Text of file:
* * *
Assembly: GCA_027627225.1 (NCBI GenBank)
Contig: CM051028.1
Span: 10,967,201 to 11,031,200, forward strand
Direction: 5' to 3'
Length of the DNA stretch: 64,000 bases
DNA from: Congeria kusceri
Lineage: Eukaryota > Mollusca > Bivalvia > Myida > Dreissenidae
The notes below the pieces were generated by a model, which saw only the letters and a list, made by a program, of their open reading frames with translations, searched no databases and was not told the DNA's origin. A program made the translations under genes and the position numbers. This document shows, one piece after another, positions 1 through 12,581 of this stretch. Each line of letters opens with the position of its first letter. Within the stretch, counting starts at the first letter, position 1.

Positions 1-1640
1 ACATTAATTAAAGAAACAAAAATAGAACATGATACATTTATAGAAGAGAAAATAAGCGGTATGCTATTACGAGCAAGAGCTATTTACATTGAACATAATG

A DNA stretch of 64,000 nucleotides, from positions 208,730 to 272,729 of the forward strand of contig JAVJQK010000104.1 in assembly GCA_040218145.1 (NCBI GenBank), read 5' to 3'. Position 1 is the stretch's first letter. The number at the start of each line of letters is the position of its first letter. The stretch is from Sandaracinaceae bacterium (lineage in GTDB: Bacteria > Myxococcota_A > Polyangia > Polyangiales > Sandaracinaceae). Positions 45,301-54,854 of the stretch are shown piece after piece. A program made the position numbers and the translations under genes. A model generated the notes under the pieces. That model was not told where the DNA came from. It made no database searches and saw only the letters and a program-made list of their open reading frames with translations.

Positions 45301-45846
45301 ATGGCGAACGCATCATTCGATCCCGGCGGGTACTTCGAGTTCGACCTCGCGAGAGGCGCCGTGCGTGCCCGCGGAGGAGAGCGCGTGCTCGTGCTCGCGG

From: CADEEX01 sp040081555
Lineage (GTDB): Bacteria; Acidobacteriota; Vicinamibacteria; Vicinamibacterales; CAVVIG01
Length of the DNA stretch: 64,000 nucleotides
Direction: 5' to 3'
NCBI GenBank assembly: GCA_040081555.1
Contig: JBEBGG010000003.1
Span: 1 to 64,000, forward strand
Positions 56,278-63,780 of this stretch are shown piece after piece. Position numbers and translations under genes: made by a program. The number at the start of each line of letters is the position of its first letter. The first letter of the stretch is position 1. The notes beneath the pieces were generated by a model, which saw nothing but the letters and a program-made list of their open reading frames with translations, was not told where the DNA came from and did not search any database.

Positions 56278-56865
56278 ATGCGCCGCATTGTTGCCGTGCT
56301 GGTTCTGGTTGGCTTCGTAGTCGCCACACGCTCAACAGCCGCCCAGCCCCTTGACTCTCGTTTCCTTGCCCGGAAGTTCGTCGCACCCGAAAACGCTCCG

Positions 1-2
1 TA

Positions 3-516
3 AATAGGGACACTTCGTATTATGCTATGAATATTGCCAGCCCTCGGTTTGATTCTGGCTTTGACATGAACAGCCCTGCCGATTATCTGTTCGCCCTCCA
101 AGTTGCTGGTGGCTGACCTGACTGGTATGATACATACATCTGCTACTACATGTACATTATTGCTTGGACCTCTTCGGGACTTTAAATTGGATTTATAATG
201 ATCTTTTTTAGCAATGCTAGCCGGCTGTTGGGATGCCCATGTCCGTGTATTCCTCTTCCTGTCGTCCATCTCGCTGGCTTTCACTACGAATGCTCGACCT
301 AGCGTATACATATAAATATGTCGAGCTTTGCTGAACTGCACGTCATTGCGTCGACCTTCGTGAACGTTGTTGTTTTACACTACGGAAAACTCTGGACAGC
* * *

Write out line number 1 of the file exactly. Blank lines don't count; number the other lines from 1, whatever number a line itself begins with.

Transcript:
Assembly: GCA_027627225.1 (NCBI GenBank)